Our most recent posts:

Daily Archives: January 31, 2012

Here is photo 011 by Frank M. 
Frank writes “011 shows just how abundant these foreign larvae were in some cases.  In this image, they are actually spilling out of the channels because the upper part of the channel was filled too. Notice also that at the right-hand side of the image there is a chamber filled with wiry frass that is different from the stuff in image 004.”

These grubs, may well be the ‘fruit fly’ Joe S. took and I wrote about on Jan 7th 2011 in this blog.  Joe mentioned these fruit flies had red eyes.  A friend of Joe’s searched the web and came up with “houdini fly”  Cacoxenup-inbagator flies.

If you still have these grubs, set them up in a moist warm environment such as a petri dish and see what comes out.  What an interesting project for a child who is interested in science.  The search continues.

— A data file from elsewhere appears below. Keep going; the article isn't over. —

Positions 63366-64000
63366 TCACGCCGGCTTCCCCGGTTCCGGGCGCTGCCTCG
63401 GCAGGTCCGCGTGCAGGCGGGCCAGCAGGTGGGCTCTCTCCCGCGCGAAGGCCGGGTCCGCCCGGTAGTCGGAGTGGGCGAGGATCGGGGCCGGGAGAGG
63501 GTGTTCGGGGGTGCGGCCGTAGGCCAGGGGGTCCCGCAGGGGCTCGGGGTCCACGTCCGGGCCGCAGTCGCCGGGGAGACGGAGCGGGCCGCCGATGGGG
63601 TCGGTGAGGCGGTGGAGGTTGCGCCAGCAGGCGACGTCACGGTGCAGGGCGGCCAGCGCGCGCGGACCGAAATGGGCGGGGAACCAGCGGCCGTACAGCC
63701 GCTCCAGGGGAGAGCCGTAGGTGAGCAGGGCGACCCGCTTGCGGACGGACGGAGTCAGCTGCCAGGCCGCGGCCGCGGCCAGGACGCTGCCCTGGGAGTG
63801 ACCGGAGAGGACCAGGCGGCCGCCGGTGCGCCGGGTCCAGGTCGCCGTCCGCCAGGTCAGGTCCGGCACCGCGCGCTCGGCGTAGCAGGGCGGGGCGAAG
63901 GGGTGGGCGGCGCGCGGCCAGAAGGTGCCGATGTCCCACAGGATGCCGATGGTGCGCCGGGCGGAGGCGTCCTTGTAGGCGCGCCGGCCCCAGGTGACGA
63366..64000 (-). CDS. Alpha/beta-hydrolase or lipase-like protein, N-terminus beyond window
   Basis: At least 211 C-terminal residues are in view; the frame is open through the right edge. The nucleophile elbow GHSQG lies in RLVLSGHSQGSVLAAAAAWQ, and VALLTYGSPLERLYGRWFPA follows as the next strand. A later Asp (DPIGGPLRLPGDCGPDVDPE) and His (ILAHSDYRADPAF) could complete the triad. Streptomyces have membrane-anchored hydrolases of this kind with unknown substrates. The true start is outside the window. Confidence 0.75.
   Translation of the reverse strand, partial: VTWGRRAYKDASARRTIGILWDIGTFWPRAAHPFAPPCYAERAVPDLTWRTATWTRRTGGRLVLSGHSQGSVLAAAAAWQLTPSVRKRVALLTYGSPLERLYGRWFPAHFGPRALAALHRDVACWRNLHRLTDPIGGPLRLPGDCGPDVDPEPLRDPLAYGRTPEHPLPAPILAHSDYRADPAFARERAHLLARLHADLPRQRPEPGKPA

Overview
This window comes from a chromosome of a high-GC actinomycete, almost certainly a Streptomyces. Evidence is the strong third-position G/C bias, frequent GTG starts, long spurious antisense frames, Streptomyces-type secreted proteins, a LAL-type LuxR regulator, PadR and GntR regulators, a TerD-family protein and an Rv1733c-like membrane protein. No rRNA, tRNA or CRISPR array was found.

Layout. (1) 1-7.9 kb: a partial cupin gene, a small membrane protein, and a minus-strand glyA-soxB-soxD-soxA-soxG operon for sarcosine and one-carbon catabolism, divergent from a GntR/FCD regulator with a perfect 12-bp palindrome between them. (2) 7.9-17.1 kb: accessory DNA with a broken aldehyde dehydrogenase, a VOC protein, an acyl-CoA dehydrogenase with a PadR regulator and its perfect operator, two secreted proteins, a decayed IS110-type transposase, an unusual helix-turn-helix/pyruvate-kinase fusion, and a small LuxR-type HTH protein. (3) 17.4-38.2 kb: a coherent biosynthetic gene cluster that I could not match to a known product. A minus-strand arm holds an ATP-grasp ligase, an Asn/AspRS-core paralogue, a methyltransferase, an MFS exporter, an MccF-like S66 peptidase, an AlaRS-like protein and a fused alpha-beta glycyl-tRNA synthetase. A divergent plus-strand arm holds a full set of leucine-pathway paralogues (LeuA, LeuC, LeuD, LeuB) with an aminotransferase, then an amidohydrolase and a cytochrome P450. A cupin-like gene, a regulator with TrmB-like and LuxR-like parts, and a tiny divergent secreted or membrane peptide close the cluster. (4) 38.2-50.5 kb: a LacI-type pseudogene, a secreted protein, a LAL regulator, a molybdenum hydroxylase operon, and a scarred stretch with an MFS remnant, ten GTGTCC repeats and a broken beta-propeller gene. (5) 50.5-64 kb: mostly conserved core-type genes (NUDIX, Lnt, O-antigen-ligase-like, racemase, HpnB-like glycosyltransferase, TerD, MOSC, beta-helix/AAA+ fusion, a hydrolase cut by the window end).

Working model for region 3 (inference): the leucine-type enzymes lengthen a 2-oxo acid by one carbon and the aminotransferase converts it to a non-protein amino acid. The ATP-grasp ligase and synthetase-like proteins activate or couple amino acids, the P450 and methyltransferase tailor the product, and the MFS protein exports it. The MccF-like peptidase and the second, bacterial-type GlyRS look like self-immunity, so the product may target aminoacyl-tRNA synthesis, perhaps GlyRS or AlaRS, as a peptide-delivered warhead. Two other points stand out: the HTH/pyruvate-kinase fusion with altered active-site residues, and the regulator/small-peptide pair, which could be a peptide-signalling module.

Receive our Newsletter with How-to tips, Ideas and Specials
This blog includes: management tips on how to keep mason bees, stories and pictures from other mason bee keepers, trends in the industry, research news, interesting links, review of products, events and other interesting items.

Enter your email address to subscribe to this blog and receive notifications of new posts by email.

Join 97 other subscribers

January 2012
« Dec   Feb »
Popular posts
  • Bumble bees in bird house
  • Key to identifying Apples
  • Mason, resin and leafcutter bees
  • Spiders eat bees
  • How-to:   First steps in Fall cleaning ...
  • Cocoons in cotton-like material
  • Franks harvesting story
  • Scavenger beetles and mites
  • Ants- watch out!
  • Inside the nest: cocoons inside 'cotton fluff